You would expect that after going for a walk with Isaac Newton, I’d finally understand a bit of physics, and if an apple fell on my head, I  might end up with more than a bruise or an apple pie.

Well, I wasn’t disappointed. A lesson in physics was exactly what I got, especially Newton’s First Law of Motion, which states that every object will remain at rest or in uniform motion in a straight line unless compelled to change its state by the action of an external force.

Indeed, as soon as I attached Isaac Newton to his lead and opened the front door, that’s exactly what I got when this mild-mannered iso-sloth was catapulted across the road and down the footpath at an alarming speed and strength and despite my concerted efforts to reign in the beast, I almost became airborne. Isaac Newton was strong, enthusiastic and while he might’ve given me the occasional backwards glance to ensure I was still attached, he never paused long enough to check if I was still alive, or might actually need a rest to catch my breath.

Needless to say, walking with Isaac Newton is an experience. I usually take him out with a Halti collar on to reign him in. However, I couldn’t find it and had to use stealth to get him out the door without the other dogs cluing in, which is pretty difficult because all I have to do is put on my joggers and I have three gun-ho, enthusiastic dogs swarming at my feet complete with sound effects. It makes it very hard to decide who I’m going to take, because I clearly can’t walk all three dogs by myself. Two of us could mage the three at once, but that would involve cooperation, teamwork, thinking outside one’s own sphere, which does occur but just not in any regular, predictable pattern. They have to be “in the mood”.

Zac & Rosie

Rosie & Zac at home

Anyway, Zac is peering over my shoulder wondering who on earth this Isaac Newton is as his sister Rosie leaves another tennis ball on my desk and his hovers in her shadow.

Isaac Newton, for those of you who haven’t met him before, is our Border Collie x kelpie who I think is now 2 years old, although another year might’ve passed. Indeed, I think it has. I’ll blame covid for that missing year, even though I probably post it long before, but I can at least blame Covid for losing much of this year…the dreaded 2020.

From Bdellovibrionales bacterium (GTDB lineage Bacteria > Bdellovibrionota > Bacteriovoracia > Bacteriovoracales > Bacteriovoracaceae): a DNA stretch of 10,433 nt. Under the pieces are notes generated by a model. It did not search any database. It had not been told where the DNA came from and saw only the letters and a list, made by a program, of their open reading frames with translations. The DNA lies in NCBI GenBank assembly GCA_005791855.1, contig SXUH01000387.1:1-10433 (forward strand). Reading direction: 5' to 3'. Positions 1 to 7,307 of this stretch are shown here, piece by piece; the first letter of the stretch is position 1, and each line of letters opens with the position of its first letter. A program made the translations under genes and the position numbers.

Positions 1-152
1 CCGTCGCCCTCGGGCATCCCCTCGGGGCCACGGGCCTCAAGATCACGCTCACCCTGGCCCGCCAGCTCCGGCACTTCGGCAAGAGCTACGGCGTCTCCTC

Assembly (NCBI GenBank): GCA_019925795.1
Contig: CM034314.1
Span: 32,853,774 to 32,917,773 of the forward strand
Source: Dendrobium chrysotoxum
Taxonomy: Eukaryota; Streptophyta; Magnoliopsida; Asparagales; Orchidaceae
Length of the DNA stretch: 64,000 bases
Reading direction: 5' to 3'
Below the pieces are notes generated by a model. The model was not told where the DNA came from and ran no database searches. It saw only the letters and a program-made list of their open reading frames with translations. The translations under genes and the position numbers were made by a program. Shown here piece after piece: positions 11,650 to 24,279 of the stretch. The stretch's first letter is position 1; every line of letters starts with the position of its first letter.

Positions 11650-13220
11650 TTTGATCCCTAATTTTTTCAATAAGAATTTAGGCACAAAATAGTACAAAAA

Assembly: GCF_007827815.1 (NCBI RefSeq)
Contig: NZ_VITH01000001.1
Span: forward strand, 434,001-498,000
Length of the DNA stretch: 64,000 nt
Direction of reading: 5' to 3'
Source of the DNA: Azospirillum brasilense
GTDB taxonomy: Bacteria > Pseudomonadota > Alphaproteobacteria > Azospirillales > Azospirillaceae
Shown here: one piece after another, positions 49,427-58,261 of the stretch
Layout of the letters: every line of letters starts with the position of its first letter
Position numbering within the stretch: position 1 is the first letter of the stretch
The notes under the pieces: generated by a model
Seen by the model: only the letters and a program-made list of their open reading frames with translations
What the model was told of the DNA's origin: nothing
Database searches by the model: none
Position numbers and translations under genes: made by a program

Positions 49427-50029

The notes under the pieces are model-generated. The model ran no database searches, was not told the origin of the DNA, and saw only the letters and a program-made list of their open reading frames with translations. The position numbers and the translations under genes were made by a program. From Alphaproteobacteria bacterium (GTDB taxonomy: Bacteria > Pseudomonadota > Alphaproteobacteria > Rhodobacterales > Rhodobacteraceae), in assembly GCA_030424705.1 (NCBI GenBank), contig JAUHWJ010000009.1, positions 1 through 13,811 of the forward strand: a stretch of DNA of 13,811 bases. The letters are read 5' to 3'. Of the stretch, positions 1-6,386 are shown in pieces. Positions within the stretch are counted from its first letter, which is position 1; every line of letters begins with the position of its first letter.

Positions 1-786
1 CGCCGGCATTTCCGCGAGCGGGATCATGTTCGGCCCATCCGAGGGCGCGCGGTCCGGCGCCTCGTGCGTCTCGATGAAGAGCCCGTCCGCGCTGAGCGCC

“Genius is patience.”

Isaac Newton – a message to Zac from his wise namesake.

Walking with Zac is an experience. He doesn’t stop the entire time, and he doesn’t slow down either. Rather, he maintains a strong, fast determined pace which is only disturbed when he sees another dog. Any other dog seems to be the devil incarnate, and Zac lunges, gnashes his teeth and is quite terrifying. So, we’ve now taken to walking off the beaten track, and avoid other dogs like the plague. Clearly much training is required and I am working on it, but with such a strong dog, prevention seems better than cure at the moment.

Lastly, as we were tearing round the block yesterday, I started chatting with an older woman (while maintaining social distancing, of course!!) and after a very short time, Zac was just like that annoying kid tugging on her hand and whingeing: “Mum, I want to go home”….”Mum, stop talking!” Zac started crying and carrying on. He liked moving at a quick pace and wasn’t happy about coming to an abrupt standstill.

“It does not matter how slowly you go as long as you do not stop.”

Confucius – a message from Zac.

Personally, I felt some negotiation was in order. A bit of give and take. If you take me “walking” at a flying gallop, then I can pause for a chat, check out a cockatoo, or even to take a photo if I like. It doesn’t even need to be a friend and I don’t need to get your paw print of approval in advance either. That said, I’m not unsympathetic to his plight. We’ve all been caught out waiting and waiting for someone to wind-up that conversation so we can keep moving. However, Zac also needs to understand that he’s not the centre of the universe and us humans are simply planets caught in his orbit.

Lady at Ocean Beach

My favourite photo of Lady at the beach, which was taken 5 years ago, which is a long time in dog years. 

Meanwhile, back at home, there was also much complaint. None of the dogs like being left behind, and I’m sure Lady believes it’s her ordained right to go on each and every walk, and in some ways she has a valid point. She’s the only one who walks well on the lead and doesn’t take off like a bullet train. The interesting anomaly here is that we adopted her as a two year old and she came to us fully trained (even if that did include getting up on the kitchen table to steal food!!) So, that seems to suggest we’re at fault.